Saudi women break world record for breast cancer awareness
While Saudi women went out to vote for the first time in local elections on Saturday, a stadium in the capital also hosted an event that marked another milestone for women in the kingdom.
Ten thousand women packed a football stadium in Riyadh - usually out-of-bounds on matchdays - and formed the world's largest 'human awareness ribbon'.
The Guinness world record event was organised and executed by women. It was another modest but significant achievement for women amid ongoing struggles between conservatives and progressives.
Symbolising the pink ribbon worn by women to spread awareness about the disease - and the leading form of cancer among women in Saudi Arabia - the 10KSA-organised event could help to save lives in the country.
Breast cancer, while not taboo, is also little discussed in Saudi Arabia. A lack of awareness of how to detect the disease and seek treatment has led to many uncecessary deaths.
Saudi Arabia has one of the highest mortality rates from preventitive diseases in the world. Breast cancer like many others can be more easily treated if detected early.
But the event organised by Princess Reema bint Bandar al-Saud was also a chance to shine a light on wider issues affecting women in Saudi Arabia.
"We have put a spotlight on other incredible women led businesses and groups in the region," the entrepreneur told online magazine, Elan.
"We need to promote and uplift one another. There is a lot of emerging talent in KSA."
One person the organisers promoted through the event was the talented Saudi pop alternative artists Tamtam, who is now based in the US.
Her song We've Got Wings was chosen as the official anthem for the event and it was inspired by a personal experience with the disease.
"My aunt is a breast cancer survivor, and surviving this disease made her so strong and so positive about the world," Tamtam told al-Araby al-Jadeed.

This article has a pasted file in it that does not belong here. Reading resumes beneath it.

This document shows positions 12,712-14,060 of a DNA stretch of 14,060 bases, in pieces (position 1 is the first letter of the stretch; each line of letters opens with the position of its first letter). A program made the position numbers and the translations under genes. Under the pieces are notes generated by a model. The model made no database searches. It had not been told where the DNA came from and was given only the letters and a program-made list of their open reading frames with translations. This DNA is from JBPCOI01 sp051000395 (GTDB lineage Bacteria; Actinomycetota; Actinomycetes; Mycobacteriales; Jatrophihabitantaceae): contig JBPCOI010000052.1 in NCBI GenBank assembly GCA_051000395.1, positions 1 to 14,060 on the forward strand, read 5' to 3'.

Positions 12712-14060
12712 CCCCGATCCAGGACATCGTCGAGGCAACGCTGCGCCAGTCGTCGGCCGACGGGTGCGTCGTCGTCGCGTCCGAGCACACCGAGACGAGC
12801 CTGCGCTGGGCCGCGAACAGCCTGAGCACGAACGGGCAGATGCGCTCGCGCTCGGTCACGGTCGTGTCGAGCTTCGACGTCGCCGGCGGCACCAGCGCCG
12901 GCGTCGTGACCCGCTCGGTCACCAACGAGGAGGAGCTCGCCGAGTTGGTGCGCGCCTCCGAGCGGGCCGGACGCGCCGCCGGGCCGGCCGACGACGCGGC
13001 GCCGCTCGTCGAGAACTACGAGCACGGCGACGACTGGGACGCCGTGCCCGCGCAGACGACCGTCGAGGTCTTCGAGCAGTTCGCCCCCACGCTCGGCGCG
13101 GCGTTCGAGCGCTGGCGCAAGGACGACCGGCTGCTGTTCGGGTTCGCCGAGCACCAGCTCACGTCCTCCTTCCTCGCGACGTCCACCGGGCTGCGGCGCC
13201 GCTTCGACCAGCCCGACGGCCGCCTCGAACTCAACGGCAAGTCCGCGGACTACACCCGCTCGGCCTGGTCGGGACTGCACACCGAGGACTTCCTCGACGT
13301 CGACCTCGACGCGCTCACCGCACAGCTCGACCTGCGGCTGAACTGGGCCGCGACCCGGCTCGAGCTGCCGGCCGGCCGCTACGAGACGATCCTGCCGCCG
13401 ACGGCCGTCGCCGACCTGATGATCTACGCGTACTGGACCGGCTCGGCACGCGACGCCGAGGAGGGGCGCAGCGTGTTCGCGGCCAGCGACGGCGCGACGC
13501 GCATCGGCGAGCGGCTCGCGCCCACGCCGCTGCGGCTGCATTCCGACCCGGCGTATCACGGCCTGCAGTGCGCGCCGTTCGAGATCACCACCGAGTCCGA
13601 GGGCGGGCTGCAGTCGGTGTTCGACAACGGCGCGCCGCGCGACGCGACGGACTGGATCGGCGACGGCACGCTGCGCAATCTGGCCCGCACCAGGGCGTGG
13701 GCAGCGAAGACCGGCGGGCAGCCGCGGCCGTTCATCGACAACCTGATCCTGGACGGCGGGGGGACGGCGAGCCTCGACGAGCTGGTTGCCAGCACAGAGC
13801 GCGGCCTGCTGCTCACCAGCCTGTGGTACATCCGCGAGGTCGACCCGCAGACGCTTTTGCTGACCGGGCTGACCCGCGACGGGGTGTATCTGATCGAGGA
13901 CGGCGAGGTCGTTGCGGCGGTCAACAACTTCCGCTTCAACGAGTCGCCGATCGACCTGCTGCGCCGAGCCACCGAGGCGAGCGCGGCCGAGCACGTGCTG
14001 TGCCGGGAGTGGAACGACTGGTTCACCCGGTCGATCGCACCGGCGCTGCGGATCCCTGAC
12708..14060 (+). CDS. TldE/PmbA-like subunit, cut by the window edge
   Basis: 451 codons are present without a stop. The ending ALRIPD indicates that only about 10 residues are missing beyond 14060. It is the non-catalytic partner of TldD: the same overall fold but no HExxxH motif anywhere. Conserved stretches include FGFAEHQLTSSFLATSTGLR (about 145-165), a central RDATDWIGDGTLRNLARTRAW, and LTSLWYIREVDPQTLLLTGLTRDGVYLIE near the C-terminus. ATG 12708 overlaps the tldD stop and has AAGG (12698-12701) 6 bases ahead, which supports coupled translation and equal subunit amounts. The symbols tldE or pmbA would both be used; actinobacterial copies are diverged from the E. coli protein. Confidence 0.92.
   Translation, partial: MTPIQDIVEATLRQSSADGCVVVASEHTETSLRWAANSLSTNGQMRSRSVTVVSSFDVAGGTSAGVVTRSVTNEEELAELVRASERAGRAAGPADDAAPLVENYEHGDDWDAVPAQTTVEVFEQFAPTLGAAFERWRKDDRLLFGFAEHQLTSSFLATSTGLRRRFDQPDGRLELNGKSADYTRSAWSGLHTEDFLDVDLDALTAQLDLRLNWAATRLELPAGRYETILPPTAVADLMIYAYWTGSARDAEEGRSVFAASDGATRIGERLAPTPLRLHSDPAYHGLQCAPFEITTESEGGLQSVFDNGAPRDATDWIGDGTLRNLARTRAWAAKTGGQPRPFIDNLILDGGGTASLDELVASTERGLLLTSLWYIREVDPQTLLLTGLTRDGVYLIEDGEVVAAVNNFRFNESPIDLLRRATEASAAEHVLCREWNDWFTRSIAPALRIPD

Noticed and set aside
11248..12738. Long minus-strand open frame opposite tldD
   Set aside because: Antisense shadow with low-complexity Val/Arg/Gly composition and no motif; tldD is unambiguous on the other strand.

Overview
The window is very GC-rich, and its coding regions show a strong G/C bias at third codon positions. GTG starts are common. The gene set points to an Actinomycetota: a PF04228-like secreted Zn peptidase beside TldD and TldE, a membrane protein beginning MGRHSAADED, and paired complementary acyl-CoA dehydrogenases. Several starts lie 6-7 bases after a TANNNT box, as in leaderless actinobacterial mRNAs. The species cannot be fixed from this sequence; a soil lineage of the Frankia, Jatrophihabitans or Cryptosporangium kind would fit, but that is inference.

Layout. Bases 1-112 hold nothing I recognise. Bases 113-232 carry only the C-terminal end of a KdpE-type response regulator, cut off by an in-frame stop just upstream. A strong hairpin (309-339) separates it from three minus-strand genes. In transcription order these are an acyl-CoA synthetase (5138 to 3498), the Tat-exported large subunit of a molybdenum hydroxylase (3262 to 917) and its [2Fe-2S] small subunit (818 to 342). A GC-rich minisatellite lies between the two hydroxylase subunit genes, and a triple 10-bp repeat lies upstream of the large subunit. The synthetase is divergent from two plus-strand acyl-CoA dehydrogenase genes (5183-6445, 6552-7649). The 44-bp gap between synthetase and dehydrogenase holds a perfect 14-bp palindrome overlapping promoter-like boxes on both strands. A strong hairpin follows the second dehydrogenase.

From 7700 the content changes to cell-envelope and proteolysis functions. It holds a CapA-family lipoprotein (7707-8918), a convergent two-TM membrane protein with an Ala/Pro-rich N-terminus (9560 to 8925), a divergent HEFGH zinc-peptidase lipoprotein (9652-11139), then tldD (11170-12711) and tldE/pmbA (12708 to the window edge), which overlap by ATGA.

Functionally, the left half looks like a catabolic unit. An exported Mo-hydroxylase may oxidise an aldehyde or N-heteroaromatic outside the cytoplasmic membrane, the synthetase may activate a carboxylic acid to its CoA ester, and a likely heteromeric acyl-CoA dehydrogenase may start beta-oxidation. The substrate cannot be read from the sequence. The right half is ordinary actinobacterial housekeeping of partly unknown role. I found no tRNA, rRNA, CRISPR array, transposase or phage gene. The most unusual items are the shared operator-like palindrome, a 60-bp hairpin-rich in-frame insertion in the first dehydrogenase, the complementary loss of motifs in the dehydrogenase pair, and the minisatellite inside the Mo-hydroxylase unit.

"I thought about my aunt when I wrote We've got Wings, and I thought about women all over the world who might be affected by the disease."
Tamtam said that she was happy to back the 10KSA event because of its efforts to encourage women to gain more awareness about their health. She also wanted to give hope to those already suffering from the disease.
"I wanted the song to carry the struggle of someone battling breast cancer, but more importantly, I wanted it to have a message of hope that outweighs this struggle."
Organisers said a key aim was to encourage women to take the lead in promoting healthy living - at home and in their communities, where sedentary lifestyles are often the norm.
The event was sponsored by Prince al-Waleed bin-Talal's foundation - which received a $32 billion injection this year from the Saudi entrepreneur's personal fortune - and aims at empowering women, development and community-building in the region.
With help such as this, Saudi women make remarkable achievements in business and education in the face of conservative societal pressures and legal restrictions.
Saturday's voting and the breast cancer awareness event were small but symbolic markers of this.
"[The event] is a huge accomplishment along with women being able to vote in municipal elections. Saudi women are ready to show the world how independent they can be," said Tamtam.
"I feel happy and proud of all of the women who voted and all of the women who stood up together for breast cancer. These accomplishments are the first of many positive changes to come for Saudi Arabia."